In the world of Japanese splatter, gore and “silliness” frequently come together and result to films that manage to produce much laughter from the fans of the genre. “Vampire Clay” follows most of the rules of the category, while Umezawa also tries to add depth though social comments, by using the entrance exams to art schools and the antagonism that seems to thrive in the art world.
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In that fashion, the movie starts with some stats regarding the applications and the admissions in five art universities, in a table that highlights the fact that less than 10% of the applicants are admitted in Tokyo University of the Arts. We are then introduced to a small art school in a rural area, where the instructor of the class discovers the vampire clay, and without knowing what it is about, hands it out to her students and aspiring sculptors.
Gradually, we learn about the students, where the number one is a girl that has taken some lessons in Tokyo, immediately becoming the object of jealousy in the classroom, particularly from the number two student, another girl, who seems to hide much hate in her. Eventually, we also learn of the teacher’s past and the reasons that led her to this remote area, and the history behind the murderous material, before the vampire clay takes over both the screen and the story, and the film transforms into a splatter, in the most literal interpretation of the term (sic).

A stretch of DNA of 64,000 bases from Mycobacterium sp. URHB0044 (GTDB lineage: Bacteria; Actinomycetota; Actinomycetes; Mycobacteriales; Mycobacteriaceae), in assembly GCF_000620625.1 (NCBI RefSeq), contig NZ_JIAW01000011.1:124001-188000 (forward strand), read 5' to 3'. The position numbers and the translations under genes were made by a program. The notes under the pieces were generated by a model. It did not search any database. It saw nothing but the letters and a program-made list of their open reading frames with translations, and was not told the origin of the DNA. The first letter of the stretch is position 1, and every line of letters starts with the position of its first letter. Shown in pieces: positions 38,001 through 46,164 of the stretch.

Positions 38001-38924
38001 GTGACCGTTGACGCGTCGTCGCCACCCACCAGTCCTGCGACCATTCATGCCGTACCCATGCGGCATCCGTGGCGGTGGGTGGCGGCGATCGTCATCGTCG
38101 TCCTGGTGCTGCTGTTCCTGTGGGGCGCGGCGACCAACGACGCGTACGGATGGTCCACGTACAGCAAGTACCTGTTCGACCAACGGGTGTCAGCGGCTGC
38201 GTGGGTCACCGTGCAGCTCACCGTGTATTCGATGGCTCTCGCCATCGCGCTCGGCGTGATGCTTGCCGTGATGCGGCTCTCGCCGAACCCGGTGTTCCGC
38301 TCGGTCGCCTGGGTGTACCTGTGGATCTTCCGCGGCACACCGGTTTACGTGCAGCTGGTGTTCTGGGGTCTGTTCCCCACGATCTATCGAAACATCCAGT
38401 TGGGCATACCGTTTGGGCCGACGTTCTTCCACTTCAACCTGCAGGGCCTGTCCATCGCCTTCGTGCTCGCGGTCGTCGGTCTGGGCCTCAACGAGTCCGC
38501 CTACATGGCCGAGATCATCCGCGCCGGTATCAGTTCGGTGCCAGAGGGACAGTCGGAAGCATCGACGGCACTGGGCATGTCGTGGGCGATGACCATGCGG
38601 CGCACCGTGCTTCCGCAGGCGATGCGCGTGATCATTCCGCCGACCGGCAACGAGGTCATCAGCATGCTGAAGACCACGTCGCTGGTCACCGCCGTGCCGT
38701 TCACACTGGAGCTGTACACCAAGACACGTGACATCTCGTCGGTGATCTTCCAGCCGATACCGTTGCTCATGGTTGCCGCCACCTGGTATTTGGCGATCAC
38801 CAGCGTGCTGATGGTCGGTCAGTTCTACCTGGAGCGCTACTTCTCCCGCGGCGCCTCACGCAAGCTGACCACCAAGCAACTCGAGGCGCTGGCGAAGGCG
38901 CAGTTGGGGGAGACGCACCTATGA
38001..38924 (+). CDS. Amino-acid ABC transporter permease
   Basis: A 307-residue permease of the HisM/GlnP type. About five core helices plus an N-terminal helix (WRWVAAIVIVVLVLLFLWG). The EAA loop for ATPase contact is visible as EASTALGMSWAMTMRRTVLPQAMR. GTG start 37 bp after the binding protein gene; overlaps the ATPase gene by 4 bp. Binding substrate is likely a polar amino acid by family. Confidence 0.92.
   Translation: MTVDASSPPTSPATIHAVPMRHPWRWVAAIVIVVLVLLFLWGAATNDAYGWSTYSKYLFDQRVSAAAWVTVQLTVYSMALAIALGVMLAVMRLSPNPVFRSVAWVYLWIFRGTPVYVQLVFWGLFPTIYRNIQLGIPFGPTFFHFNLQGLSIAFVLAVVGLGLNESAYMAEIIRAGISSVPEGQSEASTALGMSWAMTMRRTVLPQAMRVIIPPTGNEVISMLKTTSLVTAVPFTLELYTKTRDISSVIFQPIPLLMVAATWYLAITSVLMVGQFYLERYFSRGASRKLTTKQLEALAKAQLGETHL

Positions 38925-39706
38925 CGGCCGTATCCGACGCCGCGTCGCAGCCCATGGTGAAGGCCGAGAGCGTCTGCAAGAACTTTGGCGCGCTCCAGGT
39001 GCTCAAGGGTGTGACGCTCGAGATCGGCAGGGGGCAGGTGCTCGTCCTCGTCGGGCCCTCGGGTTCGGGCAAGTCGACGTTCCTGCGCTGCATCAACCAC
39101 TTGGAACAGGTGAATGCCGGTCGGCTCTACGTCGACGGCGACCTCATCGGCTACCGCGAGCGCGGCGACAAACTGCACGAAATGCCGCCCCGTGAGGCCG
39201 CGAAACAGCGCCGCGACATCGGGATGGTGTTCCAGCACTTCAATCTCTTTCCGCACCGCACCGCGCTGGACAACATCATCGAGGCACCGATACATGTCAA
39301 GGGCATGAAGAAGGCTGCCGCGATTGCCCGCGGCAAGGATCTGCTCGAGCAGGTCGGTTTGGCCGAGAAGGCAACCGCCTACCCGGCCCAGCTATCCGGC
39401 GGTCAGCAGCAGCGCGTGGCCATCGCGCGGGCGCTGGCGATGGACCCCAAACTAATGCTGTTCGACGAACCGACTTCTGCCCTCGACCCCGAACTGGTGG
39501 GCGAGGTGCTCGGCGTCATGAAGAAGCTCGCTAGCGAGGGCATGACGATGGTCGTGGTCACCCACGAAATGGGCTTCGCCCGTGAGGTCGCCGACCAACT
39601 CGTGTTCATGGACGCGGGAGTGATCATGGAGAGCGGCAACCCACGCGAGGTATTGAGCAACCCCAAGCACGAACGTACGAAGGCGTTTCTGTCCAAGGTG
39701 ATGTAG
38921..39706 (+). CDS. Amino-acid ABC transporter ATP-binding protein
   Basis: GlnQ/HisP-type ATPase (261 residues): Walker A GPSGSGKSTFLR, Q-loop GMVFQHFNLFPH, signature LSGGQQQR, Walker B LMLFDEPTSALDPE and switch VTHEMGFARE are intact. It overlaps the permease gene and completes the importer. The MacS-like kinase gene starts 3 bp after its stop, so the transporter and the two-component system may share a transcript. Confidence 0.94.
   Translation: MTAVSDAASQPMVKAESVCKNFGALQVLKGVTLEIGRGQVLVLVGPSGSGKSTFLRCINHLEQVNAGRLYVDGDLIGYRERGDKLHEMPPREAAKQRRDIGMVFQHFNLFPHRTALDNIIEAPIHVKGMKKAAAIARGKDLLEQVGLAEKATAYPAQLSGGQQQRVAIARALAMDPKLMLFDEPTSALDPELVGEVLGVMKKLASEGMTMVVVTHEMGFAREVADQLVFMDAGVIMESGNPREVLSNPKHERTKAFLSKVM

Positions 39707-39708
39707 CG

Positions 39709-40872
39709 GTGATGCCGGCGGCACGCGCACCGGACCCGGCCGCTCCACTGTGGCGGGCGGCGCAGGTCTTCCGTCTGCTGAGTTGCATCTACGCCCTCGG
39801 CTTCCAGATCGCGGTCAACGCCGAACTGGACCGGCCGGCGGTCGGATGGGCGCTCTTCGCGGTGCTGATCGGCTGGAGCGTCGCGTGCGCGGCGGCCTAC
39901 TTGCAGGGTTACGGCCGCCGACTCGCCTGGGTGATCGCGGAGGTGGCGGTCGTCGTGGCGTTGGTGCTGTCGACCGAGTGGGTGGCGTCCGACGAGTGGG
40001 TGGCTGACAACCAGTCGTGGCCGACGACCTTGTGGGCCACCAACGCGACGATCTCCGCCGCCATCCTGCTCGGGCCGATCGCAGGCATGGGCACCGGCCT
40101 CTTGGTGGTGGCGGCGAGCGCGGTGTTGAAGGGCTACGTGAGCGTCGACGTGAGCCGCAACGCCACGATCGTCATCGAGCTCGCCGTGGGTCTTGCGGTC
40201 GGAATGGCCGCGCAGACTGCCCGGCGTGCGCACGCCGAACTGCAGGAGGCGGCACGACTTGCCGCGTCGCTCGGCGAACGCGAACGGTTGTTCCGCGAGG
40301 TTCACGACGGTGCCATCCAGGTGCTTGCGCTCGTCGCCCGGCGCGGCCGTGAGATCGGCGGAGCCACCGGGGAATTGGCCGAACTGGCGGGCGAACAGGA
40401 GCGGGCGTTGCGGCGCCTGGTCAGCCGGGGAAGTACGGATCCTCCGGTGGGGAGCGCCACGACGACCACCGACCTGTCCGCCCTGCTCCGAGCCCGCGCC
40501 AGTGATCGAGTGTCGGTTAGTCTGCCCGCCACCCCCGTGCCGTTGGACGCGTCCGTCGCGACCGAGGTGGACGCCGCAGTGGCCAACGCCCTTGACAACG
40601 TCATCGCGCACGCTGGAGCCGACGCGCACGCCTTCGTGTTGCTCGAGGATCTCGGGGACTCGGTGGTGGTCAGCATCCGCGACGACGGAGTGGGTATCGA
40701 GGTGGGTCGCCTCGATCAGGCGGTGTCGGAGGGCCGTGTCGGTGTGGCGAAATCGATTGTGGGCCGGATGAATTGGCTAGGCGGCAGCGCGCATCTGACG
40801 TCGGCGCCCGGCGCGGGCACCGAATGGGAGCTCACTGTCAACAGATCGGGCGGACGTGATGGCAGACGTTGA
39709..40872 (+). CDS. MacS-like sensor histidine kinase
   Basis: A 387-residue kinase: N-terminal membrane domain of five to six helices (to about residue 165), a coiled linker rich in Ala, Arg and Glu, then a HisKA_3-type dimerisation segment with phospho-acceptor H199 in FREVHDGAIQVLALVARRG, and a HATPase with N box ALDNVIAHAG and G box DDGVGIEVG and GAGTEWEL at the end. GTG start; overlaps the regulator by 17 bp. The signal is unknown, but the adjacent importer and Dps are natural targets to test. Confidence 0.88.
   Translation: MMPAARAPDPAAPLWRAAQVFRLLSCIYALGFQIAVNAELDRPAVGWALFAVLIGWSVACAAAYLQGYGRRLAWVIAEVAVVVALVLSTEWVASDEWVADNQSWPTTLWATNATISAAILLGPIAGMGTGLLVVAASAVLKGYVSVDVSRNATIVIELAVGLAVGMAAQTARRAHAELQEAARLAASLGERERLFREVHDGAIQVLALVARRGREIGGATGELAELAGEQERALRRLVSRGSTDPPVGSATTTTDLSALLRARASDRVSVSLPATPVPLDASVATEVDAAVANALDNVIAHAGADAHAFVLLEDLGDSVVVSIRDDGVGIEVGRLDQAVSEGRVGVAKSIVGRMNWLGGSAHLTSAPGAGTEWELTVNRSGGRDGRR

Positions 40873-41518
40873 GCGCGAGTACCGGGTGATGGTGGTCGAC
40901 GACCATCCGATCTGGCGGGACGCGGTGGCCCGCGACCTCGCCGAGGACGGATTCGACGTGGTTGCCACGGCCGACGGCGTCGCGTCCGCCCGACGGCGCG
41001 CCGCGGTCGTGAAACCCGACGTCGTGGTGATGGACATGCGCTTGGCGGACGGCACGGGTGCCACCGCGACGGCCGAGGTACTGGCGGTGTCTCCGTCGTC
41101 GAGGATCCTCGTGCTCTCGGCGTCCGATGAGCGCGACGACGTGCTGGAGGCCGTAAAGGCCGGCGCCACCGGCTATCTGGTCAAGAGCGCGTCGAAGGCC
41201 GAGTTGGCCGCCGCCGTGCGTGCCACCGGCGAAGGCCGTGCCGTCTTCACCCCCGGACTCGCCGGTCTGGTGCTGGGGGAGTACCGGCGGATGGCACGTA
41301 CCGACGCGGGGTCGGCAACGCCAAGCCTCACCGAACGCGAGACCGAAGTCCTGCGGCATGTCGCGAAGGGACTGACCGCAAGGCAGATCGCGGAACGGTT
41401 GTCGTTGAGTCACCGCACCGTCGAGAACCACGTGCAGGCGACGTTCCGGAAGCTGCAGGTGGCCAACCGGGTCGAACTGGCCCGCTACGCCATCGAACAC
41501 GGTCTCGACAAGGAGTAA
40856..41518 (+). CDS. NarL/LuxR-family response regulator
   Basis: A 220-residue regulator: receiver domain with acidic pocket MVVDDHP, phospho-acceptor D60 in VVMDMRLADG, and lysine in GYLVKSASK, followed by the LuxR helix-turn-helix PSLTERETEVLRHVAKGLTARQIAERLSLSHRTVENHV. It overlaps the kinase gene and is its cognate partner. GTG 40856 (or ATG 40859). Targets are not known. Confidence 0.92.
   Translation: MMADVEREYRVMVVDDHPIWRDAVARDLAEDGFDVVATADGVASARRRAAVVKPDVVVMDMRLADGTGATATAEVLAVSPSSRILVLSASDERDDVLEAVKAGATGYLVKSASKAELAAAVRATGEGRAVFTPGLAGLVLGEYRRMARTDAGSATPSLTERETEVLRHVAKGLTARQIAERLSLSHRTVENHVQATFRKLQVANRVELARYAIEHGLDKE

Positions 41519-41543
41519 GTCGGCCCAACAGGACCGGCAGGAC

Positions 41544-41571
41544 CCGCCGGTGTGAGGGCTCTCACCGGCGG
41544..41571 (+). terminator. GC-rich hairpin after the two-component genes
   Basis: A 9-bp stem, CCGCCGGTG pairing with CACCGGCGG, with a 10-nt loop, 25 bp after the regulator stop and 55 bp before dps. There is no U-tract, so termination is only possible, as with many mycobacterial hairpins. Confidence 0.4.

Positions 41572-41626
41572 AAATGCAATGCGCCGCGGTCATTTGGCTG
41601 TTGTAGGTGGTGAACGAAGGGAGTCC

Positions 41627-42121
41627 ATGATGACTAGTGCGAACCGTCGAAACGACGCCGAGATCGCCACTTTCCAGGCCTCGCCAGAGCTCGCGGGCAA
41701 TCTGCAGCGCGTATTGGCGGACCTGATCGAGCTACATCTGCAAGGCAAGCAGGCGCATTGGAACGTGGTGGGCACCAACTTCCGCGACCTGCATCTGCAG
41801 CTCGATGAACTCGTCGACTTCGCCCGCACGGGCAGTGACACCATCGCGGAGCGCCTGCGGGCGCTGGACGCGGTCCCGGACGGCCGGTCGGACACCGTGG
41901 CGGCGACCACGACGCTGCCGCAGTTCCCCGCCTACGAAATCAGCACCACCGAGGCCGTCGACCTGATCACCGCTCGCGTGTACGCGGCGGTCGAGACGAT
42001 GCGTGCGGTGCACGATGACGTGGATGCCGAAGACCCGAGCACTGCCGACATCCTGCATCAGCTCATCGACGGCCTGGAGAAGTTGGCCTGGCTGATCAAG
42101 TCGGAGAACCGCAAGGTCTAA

Soichi Umezawa was a makeup artist before he became a filmmaker and his expertise on the particular department is more than visible in the “clay of terror,” with the living substance taking control of his victims, turning them into zombies and reducing every solid part in their body to mush. This effect works in hilarious ways as the individuals that suffer from the attack realize they do not have control of their joints anymore, which have been turned to something completely elastic. At the same time, the fact that only fire works against the creature is a nice addition, with both the aforementioned elements benefiting the most by the stop motion animation. The general sense of the film also benefits by the mostly industrial tracks by Kou Nakagawa, that work quite nicely.
The cinematography by Shintaro Kuriyama and Umezawa’s own editing could use some improving, but, at times, I felt that even these aspects fit the general, “trash” (b-movie if you prefer) aesthetics of the film.
Evidently, “Vampire Clay” is as messy as its basic premise, but if one decides not to take it seriously, one will come across a rather entertaining experience, in splatter/b-movie/trash fashion.